The twin paradox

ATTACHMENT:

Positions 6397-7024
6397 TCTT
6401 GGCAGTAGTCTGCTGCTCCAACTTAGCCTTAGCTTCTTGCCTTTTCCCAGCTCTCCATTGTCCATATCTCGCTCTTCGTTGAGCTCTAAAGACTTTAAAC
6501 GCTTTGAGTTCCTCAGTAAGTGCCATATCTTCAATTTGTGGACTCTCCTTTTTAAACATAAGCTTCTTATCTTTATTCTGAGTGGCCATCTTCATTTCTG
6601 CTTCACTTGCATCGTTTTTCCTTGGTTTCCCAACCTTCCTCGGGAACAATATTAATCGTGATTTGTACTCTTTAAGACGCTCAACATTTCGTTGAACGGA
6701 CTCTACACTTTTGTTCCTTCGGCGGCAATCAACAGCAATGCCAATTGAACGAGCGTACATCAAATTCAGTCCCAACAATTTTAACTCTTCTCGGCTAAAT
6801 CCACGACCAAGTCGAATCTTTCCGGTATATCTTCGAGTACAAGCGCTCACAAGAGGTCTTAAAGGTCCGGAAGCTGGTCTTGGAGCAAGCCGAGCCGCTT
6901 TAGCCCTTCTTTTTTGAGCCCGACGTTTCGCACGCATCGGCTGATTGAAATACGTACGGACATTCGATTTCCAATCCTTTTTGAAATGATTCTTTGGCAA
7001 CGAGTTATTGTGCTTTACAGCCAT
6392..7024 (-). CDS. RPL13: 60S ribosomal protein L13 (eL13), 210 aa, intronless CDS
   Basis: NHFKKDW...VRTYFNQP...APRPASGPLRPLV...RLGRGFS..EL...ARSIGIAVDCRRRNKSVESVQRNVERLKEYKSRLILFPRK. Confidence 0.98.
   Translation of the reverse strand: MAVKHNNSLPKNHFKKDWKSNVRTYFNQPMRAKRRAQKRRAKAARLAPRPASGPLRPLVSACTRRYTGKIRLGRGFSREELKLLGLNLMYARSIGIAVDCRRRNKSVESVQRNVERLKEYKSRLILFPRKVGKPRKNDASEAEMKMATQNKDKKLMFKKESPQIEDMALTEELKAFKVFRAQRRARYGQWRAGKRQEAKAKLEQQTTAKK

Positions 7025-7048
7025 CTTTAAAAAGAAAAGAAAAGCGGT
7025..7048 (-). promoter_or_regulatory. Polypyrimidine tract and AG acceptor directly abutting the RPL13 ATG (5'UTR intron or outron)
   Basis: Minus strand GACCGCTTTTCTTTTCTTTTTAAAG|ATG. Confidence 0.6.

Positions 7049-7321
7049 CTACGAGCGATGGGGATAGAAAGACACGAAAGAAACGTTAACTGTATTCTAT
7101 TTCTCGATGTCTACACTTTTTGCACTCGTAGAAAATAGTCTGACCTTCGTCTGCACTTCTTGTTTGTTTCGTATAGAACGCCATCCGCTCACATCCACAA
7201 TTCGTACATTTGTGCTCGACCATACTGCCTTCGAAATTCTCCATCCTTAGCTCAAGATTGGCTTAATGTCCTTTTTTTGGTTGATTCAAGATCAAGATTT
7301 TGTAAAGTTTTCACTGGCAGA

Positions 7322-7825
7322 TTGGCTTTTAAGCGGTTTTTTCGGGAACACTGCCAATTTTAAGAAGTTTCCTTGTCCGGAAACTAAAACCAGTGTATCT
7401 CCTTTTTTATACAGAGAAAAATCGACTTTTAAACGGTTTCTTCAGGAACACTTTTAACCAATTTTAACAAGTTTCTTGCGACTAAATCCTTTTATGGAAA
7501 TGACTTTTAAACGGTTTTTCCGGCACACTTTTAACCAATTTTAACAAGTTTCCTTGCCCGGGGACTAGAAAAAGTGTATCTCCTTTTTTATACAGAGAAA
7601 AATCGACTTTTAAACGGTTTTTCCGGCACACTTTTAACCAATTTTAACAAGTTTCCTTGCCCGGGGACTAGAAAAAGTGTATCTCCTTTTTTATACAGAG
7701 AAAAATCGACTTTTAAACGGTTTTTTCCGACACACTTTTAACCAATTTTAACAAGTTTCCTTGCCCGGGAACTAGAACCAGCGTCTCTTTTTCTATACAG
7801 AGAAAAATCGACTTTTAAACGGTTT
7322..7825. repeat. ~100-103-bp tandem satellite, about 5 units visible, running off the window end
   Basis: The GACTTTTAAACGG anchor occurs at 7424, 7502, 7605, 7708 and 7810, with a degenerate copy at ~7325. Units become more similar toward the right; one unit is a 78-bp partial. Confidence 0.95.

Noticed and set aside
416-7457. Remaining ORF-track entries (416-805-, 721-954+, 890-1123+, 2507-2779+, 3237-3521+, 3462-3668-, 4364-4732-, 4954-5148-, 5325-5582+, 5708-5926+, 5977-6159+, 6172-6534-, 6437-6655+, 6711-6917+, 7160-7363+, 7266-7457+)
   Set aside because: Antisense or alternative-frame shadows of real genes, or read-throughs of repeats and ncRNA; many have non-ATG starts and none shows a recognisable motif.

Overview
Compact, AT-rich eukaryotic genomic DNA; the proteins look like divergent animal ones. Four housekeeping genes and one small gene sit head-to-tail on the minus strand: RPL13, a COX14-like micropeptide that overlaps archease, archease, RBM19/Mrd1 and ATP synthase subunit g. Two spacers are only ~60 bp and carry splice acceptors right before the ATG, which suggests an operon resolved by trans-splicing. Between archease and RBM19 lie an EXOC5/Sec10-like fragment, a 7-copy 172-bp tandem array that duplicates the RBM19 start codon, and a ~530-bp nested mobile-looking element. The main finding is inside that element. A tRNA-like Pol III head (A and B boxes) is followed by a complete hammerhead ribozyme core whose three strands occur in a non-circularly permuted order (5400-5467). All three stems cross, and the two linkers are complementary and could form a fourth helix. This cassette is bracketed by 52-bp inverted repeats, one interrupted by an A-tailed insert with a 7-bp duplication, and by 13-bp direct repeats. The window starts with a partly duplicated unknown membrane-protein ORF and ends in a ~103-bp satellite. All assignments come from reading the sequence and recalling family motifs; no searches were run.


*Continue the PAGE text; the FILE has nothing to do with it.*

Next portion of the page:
To continue our discussion of the Lorentz transformations and relativistic effects, we consider the famous ``twin paradox'' of Peter and Paul. When they are old enough to drive a spaceship, Paul flies away from earth at very high speed. Because Peter who is left on the ground, sees Paul going so fast, all of Pauls' clocks appear to go slower , from Peter's point of view. Of course, Paul notices nothing unusual. After a while he returns and finds that he is younger that Peter! Now some people might say ``heh, heh, heh, from the point of view of Paul, can't we say that Peter was moving and should therefore appear to age more slowly? By symmetry, the only possible result is that they are both the same age when they meet''. But in order for them to come back together and make a comparison, Paul must turn around which involves decelerating and accelerating, and during that period he is not in an inertial frame. This breaks the apparent symmetry and so resolves the paradox.